Senior judge criticises number of children in criminal courts

The Crown Prosecution Service (CPS) should change its charging policy for children so fewer end up in criminal courts, the most senior family judge in England and Wales has argued.

Nov 2, 2017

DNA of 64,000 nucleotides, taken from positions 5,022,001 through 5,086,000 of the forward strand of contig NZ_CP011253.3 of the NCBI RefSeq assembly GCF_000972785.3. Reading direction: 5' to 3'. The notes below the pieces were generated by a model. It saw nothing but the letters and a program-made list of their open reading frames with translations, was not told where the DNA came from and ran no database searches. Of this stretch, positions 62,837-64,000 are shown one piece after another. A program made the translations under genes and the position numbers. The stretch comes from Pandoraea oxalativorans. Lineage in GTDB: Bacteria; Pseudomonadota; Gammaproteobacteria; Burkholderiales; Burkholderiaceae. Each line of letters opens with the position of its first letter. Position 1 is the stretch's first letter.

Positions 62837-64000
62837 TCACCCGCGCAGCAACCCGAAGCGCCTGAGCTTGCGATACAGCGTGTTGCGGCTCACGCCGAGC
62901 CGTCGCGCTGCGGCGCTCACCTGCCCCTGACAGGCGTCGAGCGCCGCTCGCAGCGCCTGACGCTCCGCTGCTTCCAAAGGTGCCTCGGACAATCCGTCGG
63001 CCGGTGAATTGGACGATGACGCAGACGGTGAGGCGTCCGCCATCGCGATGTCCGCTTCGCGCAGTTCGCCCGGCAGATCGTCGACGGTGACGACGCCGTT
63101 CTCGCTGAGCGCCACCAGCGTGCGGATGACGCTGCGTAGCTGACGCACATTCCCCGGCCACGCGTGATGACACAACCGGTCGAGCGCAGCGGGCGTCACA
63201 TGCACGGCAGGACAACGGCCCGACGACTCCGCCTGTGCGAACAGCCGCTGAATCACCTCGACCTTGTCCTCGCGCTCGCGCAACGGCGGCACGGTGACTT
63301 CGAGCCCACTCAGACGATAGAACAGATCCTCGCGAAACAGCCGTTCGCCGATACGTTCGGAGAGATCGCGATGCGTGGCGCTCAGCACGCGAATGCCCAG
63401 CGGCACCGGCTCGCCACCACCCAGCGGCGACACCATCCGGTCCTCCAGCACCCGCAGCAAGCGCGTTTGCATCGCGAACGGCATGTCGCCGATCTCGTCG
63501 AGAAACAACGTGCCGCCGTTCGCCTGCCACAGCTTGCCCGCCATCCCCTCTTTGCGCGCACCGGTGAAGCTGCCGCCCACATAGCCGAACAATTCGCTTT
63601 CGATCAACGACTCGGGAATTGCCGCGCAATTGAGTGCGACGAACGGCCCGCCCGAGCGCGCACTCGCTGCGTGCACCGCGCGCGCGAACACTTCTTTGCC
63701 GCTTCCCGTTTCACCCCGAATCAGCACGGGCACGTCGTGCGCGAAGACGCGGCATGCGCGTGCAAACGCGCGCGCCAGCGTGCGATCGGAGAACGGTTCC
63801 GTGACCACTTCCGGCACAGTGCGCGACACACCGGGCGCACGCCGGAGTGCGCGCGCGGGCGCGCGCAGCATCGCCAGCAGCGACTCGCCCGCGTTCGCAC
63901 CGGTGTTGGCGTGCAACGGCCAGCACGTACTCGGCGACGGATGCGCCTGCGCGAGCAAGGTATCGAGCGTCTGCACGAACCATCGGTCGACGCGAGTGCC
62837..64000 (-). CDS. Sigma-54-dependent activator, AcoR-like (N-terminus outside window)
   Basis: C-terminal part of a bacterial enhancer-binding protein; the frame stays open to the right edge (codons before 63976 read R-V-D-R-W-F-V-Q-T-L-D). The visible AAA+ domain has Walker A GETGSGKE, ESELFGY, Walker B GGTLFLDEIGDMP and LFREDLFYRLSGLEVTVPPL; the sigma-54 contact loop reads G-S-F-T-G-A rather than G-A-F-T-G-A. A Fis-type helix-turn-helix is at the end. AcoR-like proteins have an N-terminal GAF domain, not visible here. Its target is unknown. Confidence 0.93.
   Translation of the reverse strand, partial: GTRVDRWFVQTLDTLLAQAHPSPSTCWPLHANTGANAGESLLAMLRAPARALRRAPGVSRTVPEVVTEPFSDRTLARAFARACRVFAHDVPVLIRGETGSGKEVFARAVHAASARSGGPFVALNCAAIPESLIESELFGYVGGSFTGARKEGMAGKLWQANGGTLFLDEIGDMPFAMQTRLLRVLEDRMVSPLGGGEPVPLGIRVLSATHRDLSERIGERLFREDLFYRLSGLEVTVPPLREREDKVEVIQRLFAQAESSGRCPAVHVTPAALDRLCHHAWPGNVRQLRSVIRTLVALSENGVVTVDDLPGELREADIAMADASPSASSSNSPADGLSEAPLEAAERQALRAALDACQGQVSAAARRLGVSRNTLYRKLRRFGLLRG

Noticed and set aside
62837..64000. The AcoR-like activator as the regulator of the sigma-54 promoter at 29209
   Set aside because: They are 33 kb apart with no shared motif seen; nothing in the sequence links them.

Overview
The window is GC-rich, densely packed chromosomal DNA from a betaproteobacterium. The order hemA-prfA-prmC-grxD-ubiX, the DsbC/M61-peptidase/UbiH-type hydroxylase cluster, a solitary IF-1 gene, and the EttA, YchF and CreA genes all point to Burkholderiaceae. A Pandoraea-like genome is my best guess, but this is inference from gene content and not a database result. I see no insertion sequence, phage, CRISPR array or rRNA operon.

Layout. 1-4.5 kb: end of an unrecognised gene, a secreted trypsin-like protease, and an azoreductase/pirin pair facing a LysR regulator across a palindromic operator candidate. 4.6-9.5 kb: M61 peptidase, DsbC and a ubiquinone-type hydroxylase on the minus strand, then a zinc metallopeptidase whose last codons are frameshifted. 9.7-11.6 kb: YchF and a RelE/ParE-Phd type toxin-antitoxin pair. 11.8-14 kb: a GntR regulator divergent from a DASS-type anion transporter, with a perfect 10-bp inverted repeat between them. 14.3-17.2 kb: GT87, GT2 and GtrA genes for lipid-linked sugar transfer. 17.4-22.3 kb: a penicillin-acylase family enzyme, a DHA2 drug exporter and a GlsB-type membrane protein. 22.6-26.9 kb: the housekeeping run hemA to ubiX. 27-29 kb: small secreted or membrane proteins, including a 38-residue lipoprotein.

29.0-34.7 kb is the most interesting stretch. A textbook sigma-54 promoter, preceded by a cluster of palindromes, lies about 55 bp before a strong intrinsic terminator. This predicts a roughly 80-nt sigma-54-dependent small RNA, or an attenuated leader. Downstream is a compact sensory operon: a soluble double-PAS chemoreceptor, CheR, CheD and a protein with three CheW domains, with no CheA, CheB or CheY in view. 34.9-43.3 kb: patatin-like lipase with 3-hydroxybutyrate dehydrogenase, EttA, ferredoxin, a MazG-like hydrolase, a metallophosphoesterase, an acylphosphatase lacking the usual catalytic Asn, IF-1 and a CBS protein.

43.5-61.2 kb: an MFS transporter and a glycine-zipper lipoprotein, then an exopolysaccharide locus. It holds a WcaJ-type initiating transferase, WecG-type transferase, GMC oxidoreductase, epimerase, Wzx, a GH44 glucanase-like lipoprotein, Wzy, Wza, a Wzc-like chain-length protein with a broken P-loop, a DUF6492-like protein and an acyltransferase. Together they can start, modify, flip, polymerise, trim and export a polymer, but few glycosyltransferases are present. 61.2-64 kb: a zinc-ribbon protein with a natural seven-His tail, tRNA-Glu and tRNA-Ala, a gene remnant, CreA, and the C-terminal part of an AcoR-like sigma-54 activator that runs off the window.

The Crown Prosecution Service (CPS) should change its charging policy for children so fewer end up in criminal courts, the most senior family judge in England and Wales has argued. President of the Family Division of the High Court Sir James Munby said the CPS needed to “reconsider existing prosecuting policy in relation to children”. He also suggested the family court should be given an “enhanced jurisdiction” to allow it to deal with cases currently dealt with by youth courts. Speaking at the Howard League for Penal Reform, he added: “I do not, of course, go so far as to suggest that age alone should immunise children from the appropriate application of the criminal law where there has been really serious offending. “However, in less serious cases it is legitimate to ask what advantage there is, either to the child, or to the child’s family, or, indeed, to society at large, in invoking a criminal process in preference to a family court process, especially where the family court is already engaged in careful analysis of and planning for the child’s future.” A CPS spokesperson said: “A decision to prosecute a youth is only made if there is sufficient evidence and it is in the public interest to do so. “The code for crown prosecutors directs prosecutors to consider the welfare of the child when looking at whether or not to charge including if diversion would be beneficial. “There is a strong presumption in favour of diverting children from the criminal justice system and the number of youth prosecutions has fallen by more than 80 per cent in last ten years. “Factors such as age and maturity, seriousness of the offence, previous offending, and mental health are taken into account.” Sir James also criticised how families struggle for assistance because “responsibility is spread across too many agencies and too many budgets,” and too many Government departments have responsibility for dealing with various aspects of a case. “Even when this ‘system’ – if that is a remotely appropriate word – is working with well-oiled efficiency, it is rarely capable of speaking speedily or with a single voice, let alone decisively and effectively,” he said.

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